Notice from the Activity Log that DetectX also automatically kills background processes belonging to the adware as well as removing the files. Nevertheless, you should always restart your Mac after removing these kinds of files to ensure you have purged everything from running memory.
You can use DetectX Swift to remove MyCouponsmart and similar adware without registering or paying any fee. In fact, I encourage you NOT to register DetectX Swift until after you’ve used the app a few times and feel you want to support the continued existence of shareware apps like this. Payment is not at all required: nobody should have to pay just to remove junkware from their Mac!
If you have any questions about removing MyCouponsmart or about using DetectX Swift, feel free to share them in the comments below.
Picture Credits: Anaya Katlego
Browser extensions are a staple of almost every user’s set up. Even in managed environments, users are often able to install extensions or ‘Add Ons’ without authorisation when these are sourced from trusted sources like Apple’s Safari Extensions Gallery and Google’s Chrome store. Of course, there’s nothing new about attackers exploiting the browser extension as a means to gaining a foothold in a target environment. The problem has been around for years: what is surprising is just how difficult it is to contain the problem. In this post, I take a look at the risks involved with what appears to be a harmless extension available for both Safari and Chrome. As we’ll find out, not everything appears as it seems.
Last month, researchers at Kaspersky reported on a Lazarus APT campaign targeting both macOS and Windows users involved in the financial sector, particularly those using cryptocurrency exchanges. The Lazarus group, also known as Hidden Cobra, have been operating since at least 2009 and were most notoriously blamed for the 2014 hack on Sony.
Do Macs get malware? Can my Mac get infected by a virus? Do I need AV software for my Mac? These are questions I hear a lot, but the answers that come from many so-called Apple Mac gurus are often wrong or misleading.
In this post, we’ll take a look at some of the reasons why people think Macs are safe from malware and the confusions that are often bandied around concerning “AV” (“anti virus software”), “viruses” and genuine malware. Then we’ll look at the actual security situation on macOS and make some suggestions as to how you can stay safe without turning yourself into a paranoid security conspiracist or downloading useless software that just eats up your system resources while providing no real protection.
“It’s All Security Theatre” theatrics
There’s an unfortunate and dangerous misconception perpetrated by certain people in the macOS community. These people variously claim that there is no malware threat to Macs, or if there is then Macs are immune from it, and no matter what the case, Macs are inherently safer than other kinds of computer, specifically Windows computers.
The purveyors of such arguments typically make a big deal of trying to undermine any argument that security is an issue on macOS by claiming that malware on Macs is all a myth made up by AV vendors to drum up business for their own products. In many Mac user forums, people worried about hacking and malware are often treated to dismissive replies of this sort:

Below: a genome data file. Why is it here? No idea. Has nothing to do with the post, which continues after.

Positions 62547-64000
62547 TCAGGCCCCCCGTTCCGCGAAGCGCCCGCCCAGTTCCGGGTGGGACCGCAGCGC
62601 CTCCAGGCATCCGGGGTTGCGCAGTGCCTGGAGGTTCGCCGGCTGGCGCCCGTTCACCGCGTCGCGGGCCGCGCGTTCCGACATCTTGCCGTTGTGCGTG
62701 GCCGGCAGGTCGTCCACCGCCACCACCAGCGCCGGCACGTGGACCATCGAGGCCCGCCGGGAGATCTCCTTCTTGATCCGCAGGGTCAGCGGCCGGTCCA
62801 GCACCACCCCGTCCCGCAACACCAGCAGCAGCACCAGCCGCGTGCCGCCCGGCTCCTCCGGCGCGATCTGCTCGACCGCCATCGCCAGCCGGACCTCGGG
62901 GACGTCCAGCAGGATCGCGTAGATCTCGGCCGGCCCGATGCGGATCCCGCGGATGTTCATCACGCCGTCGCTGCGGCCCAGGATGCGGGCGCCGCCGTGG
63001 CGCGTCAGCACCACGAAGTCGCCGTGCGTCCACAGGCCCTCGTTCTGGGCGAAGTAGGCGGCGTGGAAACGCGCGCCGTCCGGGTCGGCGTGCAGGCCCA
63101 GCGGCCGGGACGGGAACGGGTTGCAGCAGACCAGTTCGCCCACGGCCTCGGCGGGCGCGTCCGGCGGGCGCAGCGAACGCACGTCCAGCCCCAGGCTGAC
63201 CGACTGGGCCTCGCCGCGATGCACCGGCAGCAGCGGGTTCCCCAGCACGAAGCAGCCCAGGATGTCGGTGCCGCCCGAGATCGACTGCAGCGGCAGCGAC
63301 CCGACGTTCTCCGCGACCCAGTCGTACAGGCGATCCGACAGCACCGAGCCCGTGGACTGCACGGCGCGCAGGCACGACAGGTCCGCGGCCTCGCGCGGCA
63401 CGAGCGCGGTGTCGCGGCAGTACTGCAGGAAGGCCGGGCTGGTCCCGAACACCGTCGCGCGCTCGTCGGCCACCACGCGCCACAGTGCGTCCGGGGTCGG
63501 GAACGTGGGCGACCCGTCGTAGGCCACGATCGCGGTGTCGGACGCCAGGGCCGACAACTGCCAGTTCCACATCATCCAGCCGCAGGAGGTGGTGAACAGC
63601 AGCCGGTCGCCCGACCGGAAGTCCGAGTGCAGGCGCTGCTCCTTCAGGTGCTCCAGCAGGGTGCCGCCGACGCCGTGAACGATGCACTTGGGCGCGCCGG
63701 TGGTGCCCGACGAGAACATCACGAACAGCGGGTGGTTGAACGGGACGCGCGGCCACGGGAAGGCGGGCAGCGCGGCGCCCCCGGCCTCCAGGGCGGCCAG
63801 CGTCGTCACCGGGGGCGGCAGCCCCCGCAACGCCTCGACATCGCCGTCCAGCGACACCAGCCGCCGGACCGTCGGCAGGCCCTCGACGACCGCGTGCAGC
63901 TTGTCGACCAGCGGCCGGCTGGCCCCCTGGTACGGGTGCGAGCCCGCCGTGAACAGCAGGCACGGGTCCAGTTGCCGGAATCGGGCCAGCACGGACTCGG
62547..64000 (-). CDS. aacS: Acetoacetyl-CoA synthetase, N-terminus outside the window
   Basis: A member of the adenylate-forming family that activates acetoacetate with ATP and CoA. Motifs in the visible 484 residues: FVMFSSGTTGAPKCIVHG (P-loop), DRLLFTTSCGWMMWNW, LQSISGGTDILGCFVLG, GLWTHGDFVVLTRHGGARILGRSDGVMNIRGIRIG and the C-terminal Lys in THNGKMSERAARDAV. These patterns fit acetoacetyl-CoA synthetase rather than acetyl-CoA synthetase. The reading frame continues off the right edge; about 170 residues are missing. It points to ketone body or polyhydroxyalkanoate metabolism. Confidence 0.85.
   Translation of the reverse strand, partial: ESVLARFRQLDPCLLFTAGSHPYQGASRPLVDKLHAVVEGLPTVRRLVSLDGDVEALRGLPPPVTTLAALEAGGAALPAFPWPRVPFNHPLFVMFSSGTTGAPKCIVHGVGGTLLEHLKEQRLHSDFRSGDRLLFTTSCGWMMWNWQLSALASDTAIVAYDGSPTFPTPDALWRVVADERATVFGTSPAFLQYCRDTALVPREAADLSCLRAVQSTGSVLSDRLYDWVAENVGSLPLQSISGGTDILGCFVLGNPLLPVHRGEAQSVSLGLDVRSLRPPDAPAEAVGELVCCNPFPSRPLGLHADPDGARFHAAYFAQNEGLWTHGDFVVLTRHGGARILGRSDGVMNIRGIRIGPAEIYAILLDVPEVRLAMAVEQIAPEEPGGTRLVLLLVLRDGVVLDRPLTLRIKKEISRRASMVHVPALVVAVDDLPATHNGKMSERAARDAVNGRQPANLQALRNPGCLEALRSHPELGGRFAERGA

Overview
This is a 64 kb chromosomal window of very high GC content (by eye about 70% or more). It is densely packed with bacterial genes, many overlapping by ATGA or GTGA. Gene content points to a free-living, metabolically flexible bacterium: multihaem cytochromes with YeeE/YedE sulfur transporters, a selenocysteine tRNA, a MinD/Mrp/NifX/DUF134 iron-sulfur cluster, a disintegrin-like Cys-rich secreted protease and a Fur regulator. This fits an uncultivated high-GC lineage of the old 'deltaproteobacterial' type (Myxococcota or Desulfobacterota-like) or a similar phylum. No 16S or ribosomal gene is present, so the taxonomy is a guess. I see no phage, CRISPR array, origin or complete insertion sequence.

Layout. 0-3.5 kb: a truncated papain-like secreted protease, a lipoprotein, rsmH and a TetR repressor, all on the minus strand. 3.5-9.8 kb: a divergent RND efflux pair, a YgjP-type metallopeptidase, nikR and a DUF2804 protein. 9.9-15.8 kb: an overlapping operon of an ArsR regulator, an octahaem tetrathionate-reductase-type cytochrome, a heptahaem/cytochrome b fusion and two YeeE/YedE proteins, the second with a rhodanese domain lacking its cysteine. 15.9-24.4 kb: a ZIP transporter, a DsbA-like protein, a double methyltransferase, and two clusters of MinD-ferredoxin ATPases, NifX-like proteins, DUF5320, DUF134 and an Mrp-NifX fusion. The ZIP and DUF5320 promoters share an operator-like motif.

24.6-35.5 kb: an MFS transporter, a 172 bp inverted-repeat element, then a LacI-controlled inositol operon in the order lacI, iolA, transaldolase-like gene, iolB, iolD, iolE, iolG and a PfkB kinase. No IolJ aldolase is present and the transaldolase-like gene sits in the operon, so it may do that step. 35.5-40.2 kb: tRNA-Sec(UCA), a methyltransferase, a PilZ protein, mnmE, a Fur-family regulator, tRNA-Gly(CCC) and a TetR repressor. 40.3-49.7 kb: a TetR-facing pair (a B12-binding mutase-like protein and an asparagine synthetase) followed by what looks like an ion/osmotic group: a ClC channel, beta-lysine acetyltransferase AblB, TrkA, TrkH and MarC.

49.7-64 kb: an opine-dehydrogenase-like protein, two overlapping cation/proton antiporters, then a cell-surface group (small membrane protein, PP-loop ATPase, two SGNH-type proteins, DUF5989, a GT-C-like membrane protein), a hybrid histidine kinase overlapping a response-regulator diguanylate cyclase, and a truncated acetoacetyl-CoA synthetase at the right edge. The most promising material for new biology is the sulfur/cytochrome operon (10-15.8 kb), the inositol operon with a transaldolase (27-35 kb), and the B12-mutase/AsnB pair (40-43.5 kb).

“you are at much greater risk from a concussion due to a fish falling from the sky. The Mac AV industry and security researchers have worked very hard to make you believe this is something to be afraid of.”
The claim that emanates from such people often begins with “there are no known viruses for macOS” and, therefore, you don’t need anti-virus software. This is a laughable confusion of terminology.
AV software is inappropriately named. There actually aren’t any known viruses on macOS, it’s true (these days, there are very few for Windows either and most AV software isn’t primarily looking for them). That’s because viruses are a specific kind of threat that went out of fashion long ago. Viruses were the product of vandals; the modern security threats facing macOS users are the products of profiteers. It’s a different ball game.
These days, criminals are more interested in pushing macOS adware, backdoors, keyloggers, RATS, trojans and spyware. Ransomware has also been known on the platform, though thankfully to date that’s an isolated incident.
The conspiracy theorists like to point out that security vendors have a vested interest in making people fearful. It’s rather like saying insurance companies or law enforcement have an interest in higher crime rates. I’m all for healthy cynicism. The reality is that there are, indeed, commercial interests involved in fighting malware just as there are in fighting other kinds of crime. And where there’s commerce, you’ll also find cheats and unscrupulous dealers. There are plenty of dodgy AV products around; some are even on the Apple App Store. Some of those proclaiming that the security industry is all fraud are pushing their own software as an alternative. Unscrupulous, indeed.
Be wary of any software that offers to “find” threats but then insists you pay up in order to remove them or which tries to lock you in after minimal use where you cannot fully determine the value of the offering.